Top Issues in the Global Food Industry
Welcome to the first of an ongoing series of blogs on industry hot topics. FoodChain ID is following many issues to keep our customers informed across food safety, regulatory compliance, product certifications, testing, and product development. The article below is based on input from FoodChain ID’s subject matter experts.
Consumer Interest in Sustainability Continues to Grow
Every food company, from multinational to local food producers, cannot ignore the consumer expectations and conversations on sustainability topics such as climate change and societal impacts from food production. The European Commission’s (EU) Farm to Fork strategy set a target of at least 25 percent of the EU agricultural land to be used for organic farming and organic aquaculture by 2030. To meet the growing market demand and support brand integrity, FoodChain ID offers organic and sustainability certifications globally.
New Regulatory Concerns on Food Packaging
Per- and polyfluoroalkyl substances (PFAS) are a group of chemicals that have been used in consumer products for many years. Originally the PFAS of concern were limited to two main chemicals, Perfluoroctanoic acid (PFOA) and Perfluoroctanesulfonic acid (PFOS), used in food packaging to prevent oil absorption from foods, such as with pizza boxes or frozen food containers. Recently the US Environmental Protection Agency (EPA) updated the definition of PFAS and increased the number of chemicals to over 9,000. Currently regulations are being developed in many countries and individual US states to ban the use of PFAS in many applications. The extent of the bans can differ by region and countries. FoodChain ID staff and services such as FoodChain ID Packaging Compliance and Regulatory Trends help our customers keep informed and compliant with regulatory changes surrounding PFAS.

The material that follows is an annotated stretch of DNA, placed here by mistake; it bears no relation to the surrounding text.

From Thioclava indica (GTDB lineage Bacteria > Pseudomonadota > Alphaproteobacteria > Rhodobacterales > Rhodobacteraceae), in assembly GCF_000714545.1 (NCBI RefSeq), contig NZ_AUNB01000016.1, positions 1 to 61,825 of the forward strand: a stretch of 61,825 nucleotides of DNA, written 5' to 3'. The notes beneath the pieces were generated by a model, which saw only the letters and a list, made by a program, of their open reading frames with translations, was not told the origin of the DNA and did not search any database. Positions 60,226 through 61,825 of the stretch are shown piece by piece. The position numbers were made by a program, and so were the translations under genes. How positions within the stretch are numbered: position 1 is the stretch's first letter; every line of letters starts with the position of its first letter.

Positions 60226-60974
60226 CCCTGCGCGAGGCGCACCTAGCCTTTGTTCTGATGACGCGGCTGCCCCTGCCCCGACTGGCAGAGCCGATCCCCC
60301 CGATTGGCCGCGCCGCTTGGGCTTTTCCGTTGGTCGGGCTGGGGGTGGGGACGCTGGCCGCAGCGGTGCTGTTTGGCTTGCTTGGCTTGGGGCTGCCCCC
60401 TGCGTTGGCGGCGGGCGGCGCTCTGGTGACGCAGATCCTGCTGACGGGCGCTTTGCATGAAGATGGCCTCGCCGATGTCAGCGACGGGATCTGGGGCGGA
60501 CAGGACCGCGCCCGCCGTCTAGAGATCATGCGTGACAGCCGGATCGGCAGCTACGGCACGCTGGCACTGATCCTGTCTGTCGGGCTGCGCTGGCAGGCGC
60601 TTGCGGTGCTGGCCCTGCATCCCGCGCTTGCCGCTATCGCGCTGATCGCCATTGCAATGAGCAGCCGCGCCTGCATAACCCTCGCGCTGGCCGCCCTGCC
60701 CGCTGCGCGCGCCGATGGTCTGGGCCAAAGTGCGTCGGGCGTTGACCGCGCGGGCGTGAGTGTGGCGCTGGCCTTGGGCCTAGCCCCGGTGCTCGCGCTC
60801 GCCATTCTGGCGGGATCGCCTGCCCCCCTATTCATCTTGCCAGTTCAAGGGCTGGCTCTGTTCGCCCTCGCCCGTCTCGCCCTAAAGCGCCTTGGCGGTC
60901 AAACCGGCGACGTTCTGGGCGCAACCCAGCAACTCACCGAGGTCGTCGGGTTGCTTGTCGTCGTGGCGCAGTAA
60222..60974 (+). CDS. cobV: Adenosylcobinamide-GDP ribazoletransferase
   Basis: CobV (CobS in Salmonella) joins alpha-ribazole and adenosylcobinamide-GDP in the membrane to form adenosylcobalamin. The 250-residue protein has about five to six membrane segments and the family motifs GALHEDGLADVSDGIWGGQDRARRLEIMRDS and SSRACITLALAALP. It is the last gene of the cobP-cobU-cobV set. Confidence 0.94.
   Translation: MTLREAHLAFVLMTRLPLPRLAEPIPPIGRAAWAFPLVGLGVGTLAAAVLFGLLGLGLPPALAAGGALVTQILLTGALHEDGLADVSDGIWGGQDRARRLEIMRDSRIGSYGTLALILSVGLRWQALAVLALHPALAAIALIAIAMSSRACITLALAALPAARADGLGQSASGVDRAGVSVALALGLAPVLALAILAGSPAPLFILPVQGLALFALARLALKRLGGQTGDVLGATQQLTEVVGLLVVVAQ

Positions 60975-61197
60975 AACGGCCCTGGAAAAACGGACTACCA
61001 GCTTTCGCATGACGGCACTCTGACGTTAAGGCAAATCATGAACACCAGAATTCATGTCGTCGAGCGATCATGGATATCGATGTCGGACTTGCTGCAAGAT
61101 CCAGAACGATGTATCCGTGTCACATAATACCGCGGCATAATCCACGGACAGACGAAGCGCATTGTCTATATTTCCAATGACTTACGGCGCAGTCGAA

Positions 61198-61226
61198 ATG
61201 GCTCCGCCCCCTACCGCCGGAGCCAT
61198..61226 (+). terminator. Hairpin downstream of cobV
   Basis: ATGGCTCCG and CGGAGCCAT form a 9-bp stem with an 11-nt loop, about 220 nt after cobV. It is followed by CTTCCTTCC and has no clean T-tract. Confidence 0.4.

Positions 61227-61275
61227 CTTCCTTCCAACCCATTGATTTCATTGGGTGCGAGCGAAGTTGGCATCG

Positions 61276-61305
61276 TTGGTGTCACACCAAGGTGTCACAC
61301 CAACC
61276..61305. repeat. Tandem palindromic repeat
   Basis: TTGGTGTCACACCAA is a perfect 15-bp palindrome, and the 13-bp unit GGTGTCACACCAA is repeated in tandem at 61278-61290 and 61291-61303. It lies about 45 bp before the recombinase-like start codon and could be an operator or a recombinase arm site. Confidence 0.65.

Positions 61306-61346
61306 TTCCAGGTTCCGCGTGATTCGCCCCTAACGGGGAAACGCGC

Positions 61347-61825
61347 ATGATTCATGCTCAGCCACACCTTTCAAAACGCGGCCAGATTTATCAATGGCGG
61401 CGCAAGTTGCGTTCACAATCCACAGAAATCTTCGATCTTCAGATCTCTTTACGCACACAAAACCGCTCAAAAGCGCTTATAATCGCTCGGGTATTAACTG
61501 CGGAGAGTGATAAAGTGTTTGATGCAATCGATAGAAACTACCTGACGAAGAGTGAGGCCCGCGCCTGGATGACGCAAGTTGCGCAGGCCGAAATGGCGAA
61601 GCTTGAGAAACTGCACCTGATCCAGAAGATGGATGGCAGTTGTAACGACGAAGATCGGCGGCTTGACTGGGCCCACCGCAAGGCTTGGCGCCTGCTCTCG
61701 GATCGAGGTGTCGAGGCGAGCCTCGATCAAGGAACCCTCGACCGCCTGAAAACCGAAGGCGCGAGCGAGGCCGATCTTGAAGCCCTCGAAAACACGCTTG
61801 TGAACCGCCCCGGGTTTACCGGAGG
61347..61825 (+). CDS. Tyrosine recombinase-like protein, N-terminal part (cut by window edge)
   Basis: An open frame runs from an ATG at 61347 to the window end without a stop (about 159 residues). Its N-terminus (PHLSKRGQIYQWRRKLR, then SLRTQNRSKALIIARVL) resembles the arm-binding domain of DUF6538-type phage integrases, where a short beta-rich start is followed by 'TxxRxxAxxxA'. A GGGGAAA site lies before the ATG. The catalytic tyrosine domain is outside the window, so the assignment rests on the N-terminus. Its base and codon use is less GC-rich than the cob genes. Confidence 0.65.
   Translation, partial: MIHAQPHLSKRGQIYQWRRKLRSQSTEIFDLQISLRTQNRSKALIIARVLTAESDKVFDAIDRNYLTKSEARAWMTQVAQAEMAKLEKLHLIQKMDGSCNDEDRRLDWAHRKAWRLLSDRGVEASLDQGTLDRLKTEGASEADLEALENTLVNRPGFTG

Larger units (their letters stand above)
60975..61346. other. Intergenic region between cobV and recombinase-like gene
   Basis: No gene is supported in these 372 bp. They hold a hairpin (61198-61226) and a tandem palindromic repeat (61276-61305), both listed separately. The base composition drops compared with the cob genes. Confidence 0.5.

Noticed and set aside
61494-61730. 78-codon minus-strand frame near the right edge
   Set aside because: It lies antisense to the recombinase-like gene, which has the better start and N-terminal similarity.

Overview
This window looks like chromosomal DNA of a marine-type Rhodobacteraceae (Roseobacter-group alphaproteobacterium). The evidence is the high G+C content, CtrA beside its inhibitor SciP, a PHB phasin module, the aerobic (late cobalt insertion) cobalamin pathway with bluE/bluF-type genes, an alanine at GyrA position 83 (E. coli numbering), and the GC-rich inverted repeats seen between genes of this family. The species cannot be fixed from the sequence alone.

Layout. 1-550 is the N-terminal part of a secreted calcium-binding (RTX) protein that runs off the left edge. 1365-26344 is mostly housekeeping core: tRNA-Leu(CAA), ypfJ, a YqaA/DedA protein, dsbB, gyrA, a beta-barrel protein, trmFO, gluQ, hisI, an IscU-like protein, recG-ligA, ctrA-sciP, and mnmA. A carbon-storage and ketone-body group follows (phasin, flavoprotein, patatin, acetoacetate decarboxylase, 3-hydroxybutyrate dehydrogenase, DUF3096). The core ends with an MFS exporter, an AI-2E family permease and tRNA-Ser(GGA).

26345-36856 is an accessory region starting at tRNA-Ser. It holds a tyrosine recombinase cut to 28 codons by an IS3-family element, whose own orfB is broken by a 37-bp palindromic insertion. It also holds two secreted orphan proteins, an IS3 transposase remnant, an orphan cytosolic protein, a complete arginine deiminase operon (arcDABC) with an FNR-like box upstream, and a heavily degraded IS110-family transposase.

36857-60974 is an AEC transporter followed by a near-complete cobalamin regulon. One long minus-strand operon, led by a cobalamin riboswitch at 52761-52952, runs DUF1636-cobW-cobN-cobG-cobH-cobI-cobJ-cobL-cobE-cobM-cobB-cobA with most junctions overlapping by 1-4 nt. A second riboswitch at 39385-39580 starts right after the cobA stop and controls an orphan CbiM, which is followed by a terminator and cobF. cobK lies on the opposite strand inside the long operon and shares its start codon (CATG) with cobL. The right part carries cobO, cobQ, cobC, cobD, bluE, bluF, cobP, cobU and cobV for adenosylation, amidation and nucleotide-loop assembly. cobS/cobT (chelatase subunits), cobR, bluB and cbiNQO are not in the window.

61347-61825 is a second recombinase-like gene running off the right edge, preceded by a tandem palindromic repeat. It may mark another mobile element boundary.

Food Fraud Across Borders
The Global Food Safety Initiative (GFSI) and various regulatory bodies around the world develop requirements to mitigate the risk of food fraud. Food manufacturers following GFSI-benchmarked standards (such as SQF, BRCGS, FSSC 22000) must assess their risk of food fraud for raw materials and ensure appropriate prevention measures are in place. Within Codex Alimentarius, discussions about food fraud that began in 2016 at the meeting of the Codex Committee on Food Import and Export Inspection and Certification Systems (CCFICS) have continued with a working group drafting guidance on the prevention and control of food fraud. The current state of the draft guidance will be reviewed and discussed at the upcoming CCFICS meeting in May. FoodChain ID will be tracking progress of the document to ensure we are best able to support our clients.
Sweetener Safety Questioned
A new study attempted to link the artificial sweetener erythritol to negative cardiovascular outcomes including heart attack, blood clotting and stroke. The publication alleged that erythritol causes clotting of the platelets, which contributes to cardiovascular events. FoodChain ID regulatory and nutrition experts and other industry commentators pointed out that the study did not control for risk factors including weight, physical activity level, and existing cardiovascular risk factors. In addition, the study examined association and not causation. As with many sweeteners, erythritol has been vetted in a vigorous scientific and regulatory approval process and is currently broadly approved for use in over 30 markets.